Tuesday, 4 September 2007

Being the World's Greatest ...

What kind of mindset does it take to be successful in any field?

If you focus on a number of people involved in any particular area of expertise (e.g. investing, sport, charity work, fitness, etc) there will a rough group structure as follows.

1. There are people who are terrible at the skill or expertise who try and fail, but never learn. These kind of people do not often stay in a field for a long period of time.
2. There are people who do it for the fun of it, have some success here and there, but don't contribute massively to the field, except for in their sheer numbers.
3. There are the people that do it for a living, e.g. fund managers, professional athletes, etc. These people contribute the most of the 3 groups so far, but they are often not as pro-active in their contribution and commitment as they could be.
4. There are people who commit and dedicate themselves to excellence. They pro-actively set goals to challenge themselves to expand their current skill level and the level of all others, e.g. Warren Buffet, Michael Jordan, Mother Teresa, Lance Armstrong, etc.

Numbers 1 to 3 will make up the majority of any field of expertise. Often those in group 4 are the ones that set the boundaries and standards of possibility for the other groups.

So what are some of the mindsets that make group 4 different from the others?

In a way the answer to this is partly what my blog is all about, but I will focus on one specific answer here.

People in group 4 are unique, because they share a different mindset to the people in the other groups. The beliefs they have cause them to act differently to the others which causes them to produce different results.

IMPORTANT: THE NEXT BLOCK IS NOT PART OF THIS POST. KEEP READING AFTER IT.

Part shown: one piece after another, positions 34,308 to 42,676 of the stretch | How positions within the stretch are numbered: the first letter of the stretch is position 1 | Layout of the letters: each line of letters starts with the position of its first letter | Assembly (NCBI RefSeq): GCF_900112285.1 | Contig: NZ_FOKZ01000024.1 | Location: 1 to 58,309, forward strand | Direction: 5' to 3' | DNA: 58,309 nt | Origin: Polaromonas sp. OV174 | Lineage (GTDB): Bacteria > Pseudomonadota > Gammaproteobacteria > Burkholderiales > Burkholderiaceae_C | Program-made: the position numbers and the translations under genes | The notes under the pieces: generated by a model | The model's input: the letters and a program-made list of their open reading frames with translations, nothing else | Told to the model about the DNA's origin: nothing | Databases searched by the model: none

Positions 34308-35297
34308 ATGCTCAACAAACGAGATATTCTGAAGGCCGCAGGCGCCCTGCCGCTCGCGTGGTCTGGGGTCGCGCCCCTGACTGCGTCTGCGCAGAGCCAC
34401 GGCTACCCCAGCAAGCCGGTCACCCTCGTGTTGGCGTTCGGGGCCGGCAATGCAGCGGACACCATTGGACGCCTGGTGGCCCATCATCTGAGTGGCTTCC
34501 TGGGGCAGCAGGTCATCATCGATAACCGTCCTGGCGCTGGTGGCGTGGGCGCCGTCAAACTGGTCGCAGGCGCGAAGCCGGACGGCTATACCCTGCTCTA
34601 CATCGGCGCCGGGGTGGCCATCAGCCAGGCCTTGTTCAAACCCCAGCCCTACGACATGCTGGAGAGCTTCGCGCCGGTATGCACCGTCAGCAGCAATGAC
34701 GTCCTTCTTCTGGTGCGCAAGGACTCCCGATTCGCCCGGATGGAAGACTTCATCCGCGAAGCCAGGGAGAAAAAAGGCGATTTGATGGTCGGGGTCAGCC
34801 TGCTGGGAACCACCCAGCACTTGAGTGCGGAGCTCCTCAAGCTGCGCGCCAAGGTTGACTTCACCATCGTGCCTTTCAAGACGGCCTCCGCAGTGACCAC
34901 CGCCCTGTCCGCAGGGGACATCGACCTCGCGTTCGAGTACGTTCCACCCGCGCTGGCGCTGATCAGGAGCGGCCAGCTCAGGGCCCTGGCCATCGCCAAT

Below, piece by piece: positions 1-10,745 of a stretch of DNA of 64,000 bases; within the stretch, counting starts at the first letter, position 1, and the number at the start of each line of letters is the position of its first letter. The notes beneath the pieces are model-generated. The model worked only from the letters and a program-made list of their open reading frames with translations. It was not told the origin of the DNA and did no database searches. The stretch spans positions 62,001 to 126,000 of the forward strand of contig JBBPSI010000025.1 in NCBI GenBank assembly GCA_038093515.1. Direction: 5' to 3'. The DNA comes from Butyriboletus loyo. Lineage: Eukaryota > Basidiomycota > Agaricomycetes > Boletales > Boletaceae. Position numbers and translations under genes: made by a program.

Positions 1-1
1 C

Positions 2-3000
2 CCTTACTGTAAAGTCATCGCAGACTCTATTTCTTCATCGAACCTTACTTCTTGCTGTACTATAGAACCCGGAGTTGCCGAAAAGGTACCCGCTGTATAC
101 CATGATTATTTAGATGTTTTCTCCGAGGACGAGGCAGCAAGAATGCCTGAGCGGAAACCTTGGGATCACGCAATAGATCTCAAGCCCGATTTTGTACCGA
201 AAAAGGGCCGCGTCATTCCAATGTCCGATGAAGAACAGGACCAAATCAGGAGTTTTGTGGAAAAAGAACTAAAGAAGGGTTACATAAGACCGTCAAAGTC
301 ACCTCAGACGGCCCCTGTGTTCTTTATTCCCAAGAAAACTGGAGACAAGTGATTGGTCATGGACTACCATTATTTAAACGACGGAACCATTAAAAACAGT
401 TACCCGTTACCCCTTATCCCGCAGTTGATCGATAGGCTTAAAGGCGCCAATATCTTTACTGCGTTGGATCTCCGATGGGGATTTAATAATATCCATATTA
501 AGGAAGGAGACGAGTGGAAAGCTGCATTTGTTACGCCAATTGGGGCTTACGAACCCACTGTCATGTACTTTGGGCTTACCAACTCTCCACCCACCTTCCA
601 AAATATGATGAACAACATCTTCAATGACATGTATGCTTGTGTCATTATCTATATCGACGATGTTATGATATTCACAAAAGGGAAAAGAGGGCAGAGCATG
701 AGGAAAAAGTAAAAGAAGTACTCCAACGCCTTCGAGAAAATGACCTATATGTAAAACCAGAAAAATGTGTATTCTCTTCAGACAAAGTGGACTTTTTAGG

I like to call the mindset they share as intelligent counter-convention.

What I mean by intelligent is that their beliefs are very well thought out, especially in terms of achieving their outcome. When you hear and read about anyone who is the very top of their field they always seem to have beliefs that are entirely congruent with producing top results.

What I mean by counter-convention is that the beliefs shared by group 4 will often run contrary to those of the rest of the group. If they did not then they would produce similar results to groups 1 to 3.

Warren Buffet, the person to generate most wealth through investing in the world, is a great example of this. When you read about him or watch him speak you get to hear how his beliefs are subtly different from the majority of the investing world. These differences from everyone else are what allows him to consistently beat the stock market indexes.

So what can we learn from all this?

1. If you have well developed beliefs about a particular skill and you are largely criticised for them, do not scrap those beliefs straight away. There are countless examples in history where someone has been criticised initially for doing something and later rewarded for having done it. Groups 1 to 3 will want you to share the same beliefs as them, but this will come at the cost of producing the same results as them.
2. If you are going to copy beliefs from someone, pro-actively choose these beliefs. Copy the beliefs from people who are producing the results you want. If you only want to enter a field for a bit of relaxation, e.g. playing a sport in your free time, then copying beliefs from the world's greatest may not be the best strategy for you.
3. Do not forget that you have a choice of which group you can be a part of.

I cannot think of a successful person in the world who does not exhibit some type of intelligent counter-convention. If you can please tell me. I believe it is an essential factor to rise above the majority and contribute your full potential.


Thanks to the following for including this article in
-The Live the Power Unlimited Carnival located at Live the Power
-The Carnival of Money, Growth and Happiness located at Credit Card Lowdown